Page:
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Water/Mud proofing alternators


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Seems every time I dip into a bit of muddy water my alternator dies (TD5 Disco if that's makes any odds).

Just wondering if anyone has overcome this problem as getting them overhauled at £50 a time is a bit of a pain!

I WD40'd it before hand this time, but still the charge light comes on :angry:

This never happened in the past, but I guess it might have something to do with:

a) bad luck

b) me removing the plastic under tray (well, it removed itself actually).

My starter motor took a hit this time also.

I don't fancy fitting another plastic undertray (makes repairs and maintenance a pita, and the old one is in bits/the bin).

Just after some ideas to save re-inventing the wheel :)

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I'm inclined to believe its "one-of-those-things"...

Jens old 300tdi disco had this problem, if it sniffed water the alt light would illuminate... anything from a faint, homely glow to a full-on blind-a-thon!

Our 300tdi camel 110 on the other hand, which uses the same alternator as the disco's gets a regular dunking and has yet to show any problems... and before anyone asks, yes, the bulb is still in the dash! :lol:

As Fridge says the brush packs are easily removable and fairly cheap to replace. Take yours to your local motor factor (Partco and the like keep a stock) and they should be able to find a match. Its certainly cheaper than buying a new alternator!

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You can't 'waterproof' an alternator, as the open design that lets the water in, is required for air flow for cooling.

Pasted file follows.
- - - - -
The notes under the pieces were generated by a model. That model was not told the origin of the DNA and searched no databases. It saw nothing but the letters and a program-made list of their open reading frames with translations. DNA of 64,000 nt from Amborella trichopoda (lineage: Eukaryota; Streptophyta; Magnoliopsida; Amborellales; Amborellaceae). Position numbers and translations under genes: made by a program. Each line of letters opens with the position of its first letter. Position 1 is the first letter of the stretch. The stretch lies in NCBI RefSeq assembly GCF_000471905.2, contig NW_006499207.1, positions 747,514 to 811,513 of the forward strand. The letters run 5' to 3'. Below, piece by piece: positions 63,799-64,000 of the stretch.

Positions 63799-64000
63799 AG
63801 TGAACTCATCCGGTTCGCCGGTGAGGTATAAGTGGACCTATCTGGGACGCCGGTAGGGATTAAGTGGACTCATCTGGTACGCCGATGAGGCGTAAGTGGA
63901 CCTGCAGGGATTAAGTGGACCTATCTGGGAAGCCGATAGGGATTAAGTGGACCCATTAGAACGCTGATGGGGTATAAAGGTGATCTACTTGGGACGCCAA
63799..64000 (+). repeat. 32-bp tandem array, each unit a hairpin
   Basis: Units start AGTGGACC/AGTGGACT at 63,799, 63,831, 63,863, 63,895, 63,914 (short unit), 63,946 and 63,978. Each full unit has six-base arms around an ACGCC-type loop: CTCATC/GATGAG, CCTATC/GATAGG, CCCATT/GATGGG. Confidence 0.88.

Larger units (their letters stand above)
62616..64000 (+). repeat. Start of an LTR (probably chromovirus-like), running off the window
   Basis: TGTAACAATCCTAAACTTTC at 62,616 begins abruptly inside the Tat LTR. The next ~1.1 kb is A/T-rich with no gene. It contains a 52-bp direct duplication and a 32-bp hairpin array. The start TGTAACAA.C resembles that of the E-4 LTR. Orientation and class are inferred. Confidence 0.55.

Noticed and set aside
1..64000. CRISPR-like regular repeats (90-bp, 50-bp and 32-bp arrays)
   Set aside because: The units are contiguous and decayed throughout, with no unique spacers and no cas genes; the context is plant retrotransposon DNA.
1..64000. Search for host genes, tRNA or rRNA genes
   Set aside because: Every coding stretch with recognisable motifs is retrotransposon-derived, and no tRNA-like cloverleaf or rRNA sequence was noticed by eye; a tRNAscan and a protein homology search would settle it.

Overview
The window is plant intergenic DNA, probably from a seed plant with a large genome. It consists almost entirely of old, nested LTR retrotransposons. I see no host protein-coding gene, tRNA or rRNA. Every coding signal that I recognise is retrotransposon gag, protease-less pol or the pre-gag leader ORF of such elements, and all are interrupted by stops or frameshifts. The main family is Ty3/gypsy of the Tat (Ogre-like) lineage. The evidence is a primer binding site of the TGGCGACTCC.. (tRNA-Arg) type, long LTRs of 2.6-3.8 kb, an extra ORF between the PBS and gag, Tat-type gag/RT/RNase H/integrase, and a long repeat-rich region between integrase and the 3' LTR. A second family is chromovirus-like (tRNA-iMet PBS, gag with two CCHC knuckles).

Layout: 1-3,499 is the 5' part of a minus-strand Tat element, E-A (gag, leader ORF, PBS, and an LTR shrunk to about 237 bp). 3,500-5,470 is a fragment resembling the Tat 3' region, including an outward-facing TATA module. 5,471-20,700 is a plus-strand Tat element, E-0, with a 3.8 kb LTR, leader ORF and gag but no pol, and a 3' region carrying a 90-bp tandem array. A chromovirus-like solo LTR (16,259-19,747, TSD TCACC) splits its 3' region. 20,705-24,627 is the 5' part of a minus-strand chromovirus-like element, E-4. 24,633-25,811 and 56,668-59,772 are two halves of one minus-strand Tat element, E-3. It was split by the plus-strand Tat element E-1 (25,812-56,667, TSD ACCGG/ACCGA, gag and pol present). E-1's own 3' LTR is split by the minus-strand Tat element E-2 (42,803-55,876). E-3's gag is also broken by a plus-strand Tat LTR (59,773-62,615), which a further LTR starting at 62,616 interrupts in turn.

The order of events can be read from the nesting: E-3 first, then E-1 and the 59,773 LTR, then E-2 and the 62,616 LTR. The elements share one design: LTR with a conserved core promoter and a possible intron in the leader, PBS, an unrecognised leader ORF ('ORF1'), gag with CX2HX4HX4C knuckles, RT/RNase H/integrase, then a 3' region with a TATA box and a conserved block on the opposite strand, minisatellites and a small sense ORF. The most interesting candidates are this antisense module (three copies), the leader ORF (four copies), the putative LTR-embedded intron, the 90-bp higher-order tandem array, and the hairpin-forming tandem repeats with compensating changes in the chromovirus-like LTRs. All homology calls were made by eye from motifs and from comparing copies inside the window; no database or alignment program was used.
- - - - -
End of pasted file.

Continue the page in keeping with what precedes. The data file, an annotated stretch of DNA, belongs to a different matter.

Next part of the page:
As already mentioned, usually all that is required is a bit of a clean up of the brushes. On the older A127 style alternator you can remove, clean and replace the brush pack without removing the alternator.

On occassions, when the alternator has taken a proper dunking, I've actually poured clean water on to it, to wash the mud out. This works pretty well and has the alternator back up and running again, once it's dried out a bit.

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My 110 used to eat alternators, almost every time I played in the mud.

I started pressure-washing them before playing then WD40ing them, then as soon as I finished playing I cleaned the lights etc then sloshed the remainder of the water I carry over the alternator before driving home. Once back I re-pressure-washed it and reWD40'd it and I haven't had a problem since.

Will :)

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Why did they do that? What advantage is there for a road-going car?

Presumably in their top-end cars (140A+ alternators) there is so much stuff drawing power that the alt is working hard and insufficient airflow / space to keep it all cool. They (Bosch) were claiming space savings & reliability benefits from the setup too. Water is more efficient at moving heat around than air is, after all.